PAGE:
According to the latest Markit/CIPS manufacturing Purchasing Managers’ Index (PMI) survey, the weak pound boosted manufacturing and exports in October, but the cost of imports has risen steeply.
• UK Manufacturing PMI at 54.3 in October
• Upturns in output, new orders and employment continue
• Weaker exchange rate raises input costs and new export orders
Four months after the UK voted to leave the European Union, the pound has fallen 14.5 per cent against the euro and 18 per cent against the US dollar. The weaker pound has made the import of raw materials such as oil more expensive but, on the flip side, the weaker exchange rate has also increased the number of orders from the US, the EU and China, giving UK manufacturing a boost.
The rising production requirements have helped to increase manufacturing employment, with job creation being the strongest amongst SMEs, whereas only a marginal increase was signalled for larger firms.
Rob Dobson, Senior Economist at IHS Markit, which compiles the survey: “The UK manufacturing sector remained on a firm footing in October and should return to growth in the fourth quarter.
“The main topic of the latest PMI survey was, however, the impact of the sterling depreciation on manufacturers. On the positive side, the boost to competitiveness drove new export order inflows higher, providing a key support to output volumes. The down-side of the weaker currency is becoming increasingly evident, however, with increased import prices leading to one of the steepest rises in purchasing costs in the near 25-year survey history. Around 90% of companies offering a reason for increased costs made some reference to the sterling exchange rate."
David Noble, Group Chief Executive Officer at the Chartered Institute of Procurement & Supply, added: "The impact of the pound’s performance against the euro and dollar was particularly felt on imports …. Especially highlighted were costs for flour, dairy products, steel and zinc. These price hikes resulted in manufacturers passing on higher prices to their customers as charges rose for the sixth consecutive month and to the steepest degree since June 2011. With rates of inflation moving higher, policymakers will need to keep a close watch and possibly change tack if needed to stay well within their targets.”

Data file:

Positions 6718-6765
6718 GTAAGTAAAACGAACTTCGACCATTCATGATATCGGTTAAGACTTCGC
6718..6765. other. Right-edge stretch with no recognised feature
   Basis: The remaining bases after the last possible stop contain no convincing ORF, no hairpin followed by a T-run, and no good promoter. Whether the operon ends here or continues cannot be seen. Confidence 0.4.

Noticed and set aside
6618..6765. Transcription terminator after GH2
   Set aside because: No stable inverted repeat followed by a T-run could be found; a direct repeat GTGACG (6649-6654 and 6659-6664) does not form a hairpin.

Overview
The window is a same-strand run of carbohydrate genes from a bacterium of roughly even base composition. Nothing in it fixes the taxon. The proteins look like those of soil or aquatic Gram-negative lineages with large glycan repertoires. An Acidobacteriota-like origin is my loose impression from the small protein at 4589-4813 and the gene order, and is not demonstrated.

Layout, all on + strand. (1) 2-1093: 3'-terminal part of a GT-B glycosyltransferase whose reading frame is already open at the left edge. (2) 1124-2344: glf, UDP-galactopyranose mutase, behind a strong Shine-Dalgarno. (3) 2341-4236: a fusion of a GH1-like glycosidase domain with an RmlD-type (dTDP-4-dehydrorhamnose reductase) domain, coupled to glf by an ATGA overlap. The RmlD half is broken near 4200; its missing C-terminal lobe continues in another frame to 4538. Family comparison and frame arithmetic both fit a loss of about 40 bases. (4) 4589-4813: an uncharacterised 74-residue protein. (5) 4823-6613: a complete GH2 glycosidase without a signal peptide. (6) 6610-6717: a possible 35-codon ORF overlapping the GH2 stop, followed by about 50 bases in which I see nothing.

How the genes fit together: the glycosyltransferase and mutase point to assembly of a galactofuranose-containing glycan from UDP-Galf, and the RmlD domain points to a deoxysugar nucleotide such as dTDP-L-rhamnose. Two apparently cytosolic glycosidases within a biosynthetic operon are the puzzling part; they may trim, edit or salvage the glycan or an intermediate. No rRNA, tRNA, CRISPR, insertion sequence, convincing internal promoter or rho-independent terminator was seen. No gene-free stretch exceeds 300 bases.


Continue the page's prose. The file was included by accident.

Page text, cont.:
In this current economic climate, it is essential that businesses put in place measures to help them adapt to the market changes. Businesses must also keep a constant lookout for risk factors in their supply chains which could mean the difference between success or failure. By recognising and acting on the warning signs at the earliest possible opportunity you will be able to re-evaluate, improve and, where necessary, restructure your personal or business’ financial affairs.
At Beavis Morgan, our specialist advisers to the manufacturing sector are able to assist with all aspects of business performance including putting adequate measures in place to protect the health of your business, both now and for the future.
Our Research & Development (R&D) tax credits team have also made a significant number of successful claims on behalf of clients in the manufacturing sector.